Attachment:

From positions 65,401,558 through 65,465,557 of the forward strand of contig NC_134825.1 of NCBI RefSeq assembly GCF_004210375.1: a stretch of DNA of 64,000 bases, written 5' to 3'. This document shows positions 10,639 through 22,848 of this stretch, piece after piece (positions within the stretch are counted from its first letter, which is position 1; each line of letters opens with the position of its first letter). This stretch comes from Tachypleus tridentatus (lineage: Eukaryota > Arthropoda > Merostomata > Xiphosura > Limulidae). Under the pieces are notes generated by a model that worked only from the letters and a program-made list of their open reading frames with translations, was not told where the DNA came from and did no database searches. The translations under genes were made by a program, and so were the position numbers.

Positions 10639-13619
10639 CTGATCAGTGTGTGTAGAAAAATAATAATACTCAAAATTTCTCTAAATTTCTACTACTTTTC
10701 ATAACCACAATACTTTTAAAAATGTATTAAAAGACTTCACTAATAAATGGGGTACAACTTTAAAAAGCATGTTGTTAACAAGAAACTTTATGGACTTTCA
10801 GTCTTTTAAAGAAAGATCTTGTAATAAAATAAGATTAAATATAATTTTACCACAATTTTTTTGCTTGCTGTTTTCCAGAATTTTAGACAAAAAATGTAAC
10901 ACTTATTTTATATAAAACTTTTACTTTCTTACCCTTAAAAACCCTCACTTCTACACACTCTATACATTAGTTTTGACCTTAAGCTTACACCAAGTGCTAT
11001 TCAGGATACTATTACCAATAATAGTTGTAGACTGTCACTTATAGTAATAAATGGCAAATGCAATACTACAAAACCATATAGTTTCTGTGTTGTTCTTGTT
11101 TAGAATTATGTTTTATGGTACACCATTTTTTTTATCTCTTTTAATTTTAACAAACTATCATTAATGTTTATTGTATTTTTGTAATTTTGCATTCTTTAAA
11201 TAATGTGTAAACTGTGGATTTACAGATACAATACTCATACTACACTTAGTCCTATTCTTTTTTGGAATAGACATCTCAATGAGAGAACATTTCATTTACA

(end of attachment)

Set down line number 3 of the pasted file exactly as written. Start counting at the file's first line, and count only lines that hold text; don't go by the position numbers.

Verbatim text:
10639 CTGATCAGTGTGTGTAGAAAAATAATAATACTCAAAATTTCTCTAAATTTCTACTACTTTTC